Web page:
This two-volume work, first published in 1843, was John Stuart Mill's first major book. It reinvented the modern study of logic and laid the foundations for his later work in the areas of political economy, women's rights and representative government. In clear, systematic prose, Mill (1806-73) disentangles syllogistic logic from its origins in Aristotle and scholasticism and grounds it instead in processes of inductive reasoning. An important attempt at integrating empiricism within a more general theory of human knowledge, the work constitutes essential reading for anyone seeking a full understanding of Mill's thought. Volume 1 contains Mill's introduction, which elaborates upon his definition of logic as 'not the science of Belief, but the science of Proof, or Evidence'. It also features discussions of the central components of logical reasoning - propositions and syllogisms - in relation to Mill's theories of inductive reasoning and experimental method.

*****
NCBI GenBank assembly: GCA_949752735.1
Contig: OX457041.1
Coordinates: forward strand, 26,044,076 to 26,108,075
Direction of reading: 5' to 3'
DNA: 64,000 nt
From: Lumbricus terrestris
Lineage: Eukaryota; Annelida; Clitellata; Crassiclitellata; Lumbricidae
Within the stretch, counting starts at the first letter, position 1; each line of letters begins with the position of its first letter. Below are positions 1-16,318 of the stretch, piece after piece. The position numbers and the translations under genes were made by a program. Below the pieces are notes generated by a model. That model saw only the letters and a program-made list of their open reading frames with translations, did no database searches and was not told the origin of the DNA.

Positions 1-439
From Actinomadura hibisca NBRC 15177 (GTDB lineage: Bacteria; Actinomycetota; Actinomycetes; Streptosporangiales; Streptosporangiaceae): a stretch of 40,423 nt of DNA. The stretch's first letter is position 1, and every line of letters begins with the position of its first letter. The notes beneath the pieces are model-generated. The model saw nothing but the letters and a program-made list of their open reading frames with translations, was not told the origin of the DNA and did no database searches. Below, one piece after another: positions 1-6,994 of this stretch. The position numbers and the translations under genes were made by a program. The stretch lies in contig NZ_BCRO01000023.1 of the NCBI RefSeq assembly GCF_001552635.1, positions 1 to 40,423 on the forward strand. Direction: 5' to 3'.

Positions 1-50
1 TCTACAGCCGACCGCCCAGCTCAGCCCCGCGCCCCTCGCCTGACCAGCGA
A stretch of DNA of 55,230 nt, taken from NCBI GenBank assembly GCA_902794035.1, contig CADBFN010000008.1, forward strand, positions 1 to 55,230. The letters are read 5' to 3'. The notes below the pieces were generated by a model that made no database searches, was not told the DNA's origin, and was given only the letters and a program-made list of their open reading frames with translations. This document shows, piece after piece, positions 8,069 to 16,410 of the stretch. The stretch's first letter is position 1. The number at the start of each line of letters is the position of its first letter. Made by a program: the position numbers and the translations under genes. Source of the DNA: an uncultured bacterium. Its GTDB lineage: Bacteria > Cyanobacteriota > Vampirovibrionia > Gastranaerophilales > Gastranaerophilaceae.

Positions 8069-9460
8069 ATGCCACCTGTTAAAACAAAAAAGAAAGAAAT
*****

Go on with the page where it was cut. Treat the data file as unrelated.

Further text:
In this two-volume work of 1843, John Stuart Mill (1806-73) establishes the principles of inductive reasoning and experimental method that inform his later works of political and social philosophy. Volume 1 features his introduction, outlining the science of logic, and discussion of syllogisms and induction.
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